Linux/IRAF was first released for IRAF V2.10.4 in September 1995. The Linux/IRAF port became one of the most popular IRAF platforms soon after its initial release two years ago and is now second only to SunOS/Solaris in terms of the number of sites in use. As PCs become more popular in astronomy we expect this trend will continue to grow, not only for Linux but other PC Unix systems as well.
The PC-IRAF project involves more than just a Intel Linux port however. Beginning with the IRAF V2.11 release PC-IRAF has become a multi-architecture system supporting not only the original Slackware Linux platform, but also RedHat Linux, FreeBSD and Solaris x86. A single PC-IRAF installation can support any of these platforms if the proper binaries are installed. The new Linux/IRAF versions generate ELF binaries by default, so there should be no problem linking programs (IRAF external packages and IMFORT programs) on Linux systems of recent vintage. Supporting Linux is problematic as there are a number of different distributions and, although they all share the same Linux kernel, they differ enough to be essentially different platforms. We have done the V2.11 upgrade and testing on the most current Redhat and Slackware systems since these seem to be the most popular with our users. F2C/GCC is used to compile all SPP and Fortran code.
FreeBSD is used at NOAO for PC-based network servers and as a development platform for IRAF, and has proven to be a very stable system, as good or better than Linux although not used as extensively in the community. Unlike Linux there is a single FreeBSD distribution. Solaris x86 is unique in that it provides the opportunity to run Solaris software and commercial development tools and compilers on PC platforms. Finally a port to MkLinux (for the Power Macintosh) is planned, which will once again make IRAF available on the Mac. By supporting all these platforms, at least initially, we're better able to compare the merits of each system.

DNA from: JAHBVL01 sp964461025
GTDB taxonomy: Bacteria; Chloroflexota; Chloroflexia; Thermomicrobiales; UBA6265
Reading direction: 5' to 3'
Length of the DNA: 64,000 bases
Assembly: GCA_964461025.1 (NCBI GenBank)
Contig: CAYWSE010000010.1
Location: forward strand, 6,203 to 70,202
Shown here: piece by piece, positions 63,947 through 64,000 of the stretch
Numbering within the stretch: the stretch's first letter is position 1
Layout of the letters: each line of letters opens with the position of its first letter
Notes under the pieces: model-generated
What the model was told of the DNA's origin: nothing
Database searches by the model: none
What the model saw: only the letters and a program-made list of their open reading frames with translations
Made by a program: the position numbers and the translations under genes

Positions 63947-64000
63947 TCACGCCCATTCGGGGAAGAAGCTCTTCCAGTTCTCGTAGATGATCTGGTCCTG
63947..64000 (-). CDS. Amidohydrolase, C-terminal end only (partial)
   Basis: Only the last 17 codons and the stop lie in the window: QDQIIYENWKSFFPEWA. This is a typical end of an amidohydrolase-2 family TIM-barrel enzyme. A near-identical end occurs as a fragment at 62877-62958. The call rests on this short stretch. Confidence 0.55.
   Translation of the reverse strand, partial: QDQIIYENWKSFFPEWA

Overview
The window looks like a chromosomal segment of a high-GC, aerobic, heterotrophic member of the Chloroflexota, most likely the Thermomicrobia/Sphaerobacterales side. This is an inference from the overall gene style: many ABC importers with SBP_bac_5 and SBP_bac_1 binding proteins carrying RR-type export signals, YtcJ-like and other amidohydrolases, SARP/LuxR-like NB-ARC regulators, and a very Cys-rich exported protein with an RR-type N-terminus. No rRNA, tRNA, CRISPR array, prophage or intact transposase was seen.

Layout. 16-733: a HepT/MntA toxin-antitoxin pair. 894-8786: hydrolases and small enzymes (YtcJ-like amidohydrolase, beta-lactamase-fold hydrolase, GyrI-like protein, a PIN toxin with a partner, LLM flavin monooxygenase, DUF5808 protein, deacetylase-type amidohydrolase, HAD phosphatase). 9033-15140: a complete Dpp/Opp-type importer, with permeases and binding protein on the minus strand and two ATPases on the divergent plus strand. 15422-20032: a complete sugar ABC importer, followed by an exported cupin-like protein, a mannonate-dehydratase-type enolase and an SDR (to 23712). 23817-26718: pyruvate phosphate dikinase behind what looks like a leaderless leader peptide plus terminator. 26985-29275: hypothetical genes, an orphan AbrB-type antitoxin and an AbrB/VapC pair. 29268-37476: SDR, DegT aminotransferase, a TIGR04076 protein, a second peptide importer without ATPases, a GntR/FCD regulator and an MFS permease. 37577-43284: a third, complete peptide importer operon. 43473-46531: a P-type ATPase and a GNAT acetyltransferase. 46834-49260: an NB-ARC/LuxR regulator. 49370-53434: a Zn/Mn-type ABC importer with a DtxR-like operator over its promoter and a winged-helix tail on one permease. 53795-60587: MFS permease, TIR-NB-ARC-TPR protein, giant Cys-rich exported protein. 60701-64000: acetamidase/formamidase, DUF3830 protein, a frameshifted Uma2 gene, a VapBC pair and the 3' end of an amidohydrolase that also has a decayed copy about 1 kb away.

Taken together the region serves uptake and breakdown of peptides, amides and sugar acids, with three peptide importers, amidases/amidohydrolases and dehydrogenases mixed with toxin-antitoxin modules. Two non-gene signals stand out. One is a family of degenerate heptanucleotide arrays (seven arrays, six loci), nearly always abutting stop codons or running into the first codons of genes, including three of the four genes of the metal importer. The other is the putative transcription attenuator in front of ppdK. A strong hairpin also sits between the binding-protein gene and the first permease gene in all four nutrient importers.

The PC-IRAF distribution will continue to be available freely from the IRAF network archive, but we are also considering a CD-ROM distribution dedicated to PC-IRAF. This experimental CD would contain a live IRAF system allowing you to run any of the architectures and the major IRAF external packages directly from the CD-ROM without installing to local disk. For systems short on disk space such as laptop computers this could be a useful feature. The CD-ROM would also be a convenient way to obtain equivalent versions of all 5 PC-IRAF distributions without excessive download time. The CD-ROM will also contain all the IRAF documentation, including (in some cases) HTML and PostScript versions.
Not much has changed with our suggested hardware requirements for PC-IRAF. Almost any modern PC system is powerful enough to run IRAF with acceptable interactive performance. A 17'' monitor with at least 2 MB video memory is still suggested as is at least 32 MB of RAM; users should consider spending a little extra in these areas to improve performance before upgrading to a faster CPU. 4 MB of VRAM would permit 24-bit truecolor display at high screen resolutions, e.g., 1280 x 1024. The minimum screen resolution recommended for running X11 and IRAF (e.g., on a laptop) is XGA, i.e., 1024 x 768.
Future possible platforms for PC-IRAF include MkLinux as mentioned above (we plan to do the port as soon as the MkLinux DR3 release is available), and looking several years into the future, probably Windows NT. There are no immediate plans to port IRAF to Linux on the Alpha, Alpha PC, or sparc systems, although as always this depends upon how much interest there is in the community.
Doug Tody, Mike Fitzpatrick